The Ninth Annual DeLloyd J. Guth Visiting Lecture on Legal History: Hamar Foster, Q.C., “Emily Carr’s Klee Wyck, Indigenous Activism & the Law on British Columbia’s Northwest Coast, 1906 – 1928”

March 8, 2018 @ 12:00 pm – 1:00 pm
Moot Courtroom B, Robson Hall
224 Dysart Rd
Winnipeg, MB R3T 2N2
DelLoyd J. Guth

Hamar FosterIndigenous land claims activity on the Nass and Skeena Rivers resulted in prosecutions and gaol terms. What actually happened? How to know? Whose story to trust? Whose law rules? 

Hamar Foster, Q.C., has worked for forty years as a research scholar and teacher, an expert witness and litigator. He will compare the Law’s evidence of  RCMP reports with the Artist’s perspective in “Kitwancool”, Emily Carr’s story in her famous book,  Klee Wyck (1941), a memoir of her travels in BC and of her encounters and relationships with First Nations people.

A member of the University of Victoria Faculty of Law since 1978, Hamar Foster was promoted to professor in 1993 and was associate dean from 1998 to 2000. Over the course of his legal career, he has been a Commonwealth Scholar and Woodrow Wilson Fellow, served as law clerk to the Chief Justice of British Columbia, and together with two classmates, established the firm of Prowse, Williamson & Foster. While teaching at UVic, he continued to practice law part-time until the early 1990s, focusing primarily on criminal Legal Aid work. He has taught Legal Process, Property, Criminal Law, The Law of Evidence, Legal History and Aboriginal Law.

Professor Foster has written extensively on comparative criminal law, the legal history of the fur trade, BC legal history and Aboriginal law. Most recently he co-edited the collections: The British Columbia Court of Appeal, 1910-2010, a special issue of BC Studies (2009) with UVic Law colleague John McLaren and Wes Pue at UBC; The Grand Experiment: Law and Legal Culture in British Settler Societies (2008), with UVic Law colleague Benjamin Berger and A.L. Buck of Macquarie University in Australia; and Let Right Be Done: Aboriginal Title, the Calder Case, and the Future of Indigenous Rights (2007), with UVic Law colleagues Jeremy Webber and Heather Raven. An article recounting his experiences testifying as an expert witness in Tsilhqot’in Nation v. BC entitled “One Good Thing: Law, Elevator Etiquette and Aboriginal Rights Litigation in Canada”, was published in June 2010 in The Advocates’ Quarterly.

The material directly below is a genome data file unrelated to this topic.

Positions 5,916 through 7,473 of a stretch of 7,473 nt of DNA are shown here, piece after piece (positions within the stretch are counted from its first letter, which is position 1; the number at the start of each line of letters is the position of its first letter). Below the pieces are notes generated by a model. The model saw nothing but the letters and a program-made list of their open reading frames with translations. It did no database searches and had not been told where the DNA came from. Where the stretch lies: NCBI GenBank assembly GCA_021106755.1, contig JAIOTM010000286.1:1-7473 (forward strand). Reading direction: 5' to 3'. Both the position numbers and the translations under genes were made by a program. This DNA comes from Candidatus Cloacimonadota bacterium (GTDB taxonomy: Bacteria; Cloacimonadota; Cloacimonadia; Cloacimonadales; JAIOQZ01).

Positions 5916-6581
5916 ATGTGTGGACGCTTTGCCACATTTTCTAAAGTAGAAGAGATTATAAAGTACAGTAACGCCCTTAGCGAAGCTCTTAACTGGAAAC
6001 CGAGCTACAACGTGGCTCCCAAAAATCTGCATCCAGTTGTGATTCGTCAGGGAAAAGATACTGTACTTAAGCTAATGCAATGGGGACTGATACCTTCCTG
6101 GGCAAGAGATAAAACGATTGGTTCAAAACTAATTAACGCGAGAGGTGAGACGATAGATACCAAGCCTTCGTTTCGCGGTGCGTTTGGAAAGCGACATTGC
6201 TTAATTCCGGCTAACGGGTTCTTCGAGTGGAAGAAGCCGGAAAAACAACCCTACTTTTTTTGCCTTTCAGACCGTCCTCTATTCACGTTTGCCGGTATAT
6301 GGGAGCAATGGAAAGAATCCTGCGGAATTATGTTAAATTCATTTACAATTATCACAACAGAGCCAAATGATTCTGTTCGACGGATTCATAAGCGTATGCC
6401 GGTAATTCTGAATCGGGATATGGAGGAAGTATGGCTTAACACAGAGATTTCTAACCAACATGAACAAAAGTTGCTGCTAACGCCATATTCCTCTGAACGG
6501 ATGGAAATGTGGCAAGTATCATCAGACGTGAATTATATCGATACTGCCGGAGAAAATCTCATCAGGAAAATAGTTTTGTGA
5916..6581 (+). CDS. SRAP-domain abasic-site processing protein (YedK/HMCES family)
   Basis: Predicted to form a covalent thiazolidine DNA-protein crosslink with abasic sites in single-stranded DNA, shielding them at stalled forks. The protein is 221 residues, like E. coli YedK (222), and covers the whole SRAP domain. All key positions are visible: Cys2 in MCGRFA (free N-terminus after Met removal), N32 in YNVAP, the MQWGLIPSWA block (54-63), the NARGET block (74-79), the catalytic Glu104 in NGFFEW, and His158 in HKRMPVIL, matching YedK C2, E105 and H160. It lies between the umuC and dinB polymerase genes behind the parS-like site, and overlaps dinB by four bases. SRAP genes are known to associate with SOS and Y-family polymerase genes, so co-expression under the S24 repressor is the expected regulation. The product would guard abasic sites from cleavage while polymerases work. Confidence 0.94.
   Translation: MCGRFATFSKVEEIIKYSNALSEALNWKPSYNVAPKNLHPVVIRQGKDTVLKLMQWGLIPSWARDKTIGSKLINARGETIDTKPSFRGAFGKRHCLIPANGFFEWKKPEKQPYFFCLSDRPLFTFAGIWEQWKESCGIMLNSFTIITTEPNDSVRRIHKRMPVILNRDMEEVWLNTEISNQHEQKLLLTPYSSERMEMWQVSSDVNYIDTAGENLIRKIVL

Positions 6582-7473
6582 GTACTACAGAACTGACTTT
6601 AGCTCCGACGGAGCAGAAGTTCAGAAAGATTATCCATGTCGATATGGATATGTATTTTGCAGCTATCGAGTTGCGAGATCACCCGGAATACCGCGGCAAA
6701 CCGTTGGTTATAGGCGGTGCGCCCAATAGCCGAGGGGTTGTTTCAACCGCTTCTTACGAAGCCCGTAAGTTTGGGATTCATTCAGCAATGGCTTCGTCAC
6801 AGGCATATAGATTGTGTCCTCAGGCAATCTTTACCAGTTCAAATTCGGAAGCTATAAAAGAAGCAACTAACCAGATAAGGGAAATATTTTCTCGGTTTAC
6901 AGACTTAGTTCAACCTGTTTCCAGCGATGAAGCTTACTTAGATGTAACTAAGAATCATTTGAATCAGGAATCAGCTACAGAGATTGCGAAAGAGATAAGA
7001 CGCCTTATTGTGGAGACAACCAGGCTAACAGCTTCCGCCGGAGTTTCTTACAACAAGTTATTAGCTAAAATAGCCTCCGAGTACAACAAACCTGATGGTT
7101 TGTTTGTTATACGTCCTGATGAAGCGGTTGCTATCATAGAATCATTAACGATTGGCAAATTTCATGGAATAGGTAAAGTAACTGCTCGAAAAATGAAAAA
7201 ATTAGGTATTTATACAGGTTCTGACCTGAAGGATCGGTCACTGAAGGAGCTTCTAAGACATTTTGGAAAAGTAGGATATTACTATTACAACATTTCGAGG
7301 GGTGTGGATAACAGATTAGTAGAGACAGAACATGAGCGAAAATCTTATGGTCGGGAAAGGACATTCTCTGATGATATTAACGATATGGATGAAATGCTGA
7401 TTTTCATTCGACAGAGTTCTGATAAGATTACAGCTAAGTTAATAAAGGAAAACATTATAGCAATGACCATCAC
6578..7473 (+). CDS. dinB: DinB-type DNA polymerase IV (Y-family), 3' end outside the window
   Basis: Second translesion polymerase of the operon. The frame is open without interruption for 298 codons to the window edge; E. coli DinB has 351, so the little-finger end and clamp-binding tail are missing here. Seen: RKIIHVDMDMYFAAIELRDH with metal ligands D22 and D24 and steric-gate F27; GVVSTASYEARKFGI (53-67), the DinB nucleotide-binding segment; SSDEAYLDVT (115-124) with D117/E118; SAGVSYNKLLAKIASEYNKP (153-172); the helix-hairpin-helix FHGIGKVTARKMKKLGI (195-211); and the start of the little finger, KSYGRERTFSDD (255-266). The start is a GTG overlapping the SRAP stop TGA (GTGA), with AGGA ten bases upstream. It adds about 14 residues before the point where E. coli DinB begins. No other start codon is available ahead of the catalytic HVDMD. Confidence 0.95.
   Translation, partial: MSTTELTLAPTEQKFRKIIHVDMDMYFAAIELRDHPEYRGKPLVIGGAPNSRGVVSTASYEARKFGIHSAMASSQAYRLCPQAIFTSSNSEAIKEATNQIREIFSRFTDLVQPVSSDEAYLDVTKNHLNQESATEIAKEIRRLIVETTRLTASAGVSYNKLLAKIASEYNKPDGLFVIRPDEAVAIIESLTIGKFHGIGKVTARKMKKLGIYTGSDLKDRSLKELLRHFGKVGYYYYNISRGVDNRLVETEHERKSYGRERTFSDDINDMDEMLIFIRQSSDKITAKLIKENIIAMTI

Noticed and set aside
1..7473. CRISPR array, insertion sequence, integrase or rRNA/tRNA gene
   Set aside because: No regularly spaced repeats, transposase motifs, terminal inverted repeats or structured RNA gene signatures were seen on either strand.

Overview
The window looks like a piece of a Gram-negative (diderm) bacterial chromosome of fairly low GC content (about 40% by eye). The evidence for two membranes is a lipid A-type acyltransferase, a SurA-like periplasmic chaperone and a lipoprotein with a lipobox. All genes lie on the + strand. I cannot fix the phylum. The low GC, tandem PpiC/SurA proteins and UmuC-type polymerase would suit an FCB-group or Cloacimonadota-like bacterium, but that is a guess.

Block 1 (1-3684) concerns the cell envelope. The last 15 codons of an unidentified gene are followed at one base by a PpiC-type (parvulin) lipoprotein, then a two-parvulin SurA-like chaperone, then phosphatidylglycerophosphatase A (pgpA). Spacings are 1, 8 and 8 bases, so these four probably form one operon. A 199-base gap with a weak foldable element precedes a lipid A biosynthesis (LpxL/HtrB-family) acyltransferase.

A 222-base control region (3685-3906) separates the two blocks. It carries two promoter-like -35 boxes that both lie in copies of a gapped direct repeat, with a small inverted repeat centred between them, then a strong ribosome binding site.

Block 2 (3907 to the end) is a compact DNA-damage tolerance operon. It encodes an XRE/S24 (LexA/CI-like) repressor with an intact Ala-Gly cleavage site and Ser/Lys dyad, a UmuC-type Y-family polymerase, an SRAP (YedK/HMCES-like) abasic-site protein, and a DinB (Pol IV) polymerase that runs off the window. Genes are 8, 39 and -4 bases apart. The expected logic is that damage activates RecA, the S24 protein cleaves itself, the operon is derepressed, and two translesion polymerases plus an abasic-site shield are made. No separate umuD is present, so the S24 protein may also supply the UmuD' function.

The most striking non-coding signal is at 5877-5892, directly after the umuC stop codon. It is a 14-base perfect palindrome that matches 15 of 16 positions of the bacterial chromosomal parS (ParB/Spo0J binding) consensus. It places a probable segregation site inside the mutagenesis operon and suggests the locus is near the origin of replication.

Professor Foster was a member of the Akitsiraq Law School faculty in Nunavut in 2002 and a resident Fellow at the Centre for Studies in Religion and Society from 2000 to 2001. He is a founding member and director of the International Society for the Promotion of the Public Interest of Lawyer Independence.

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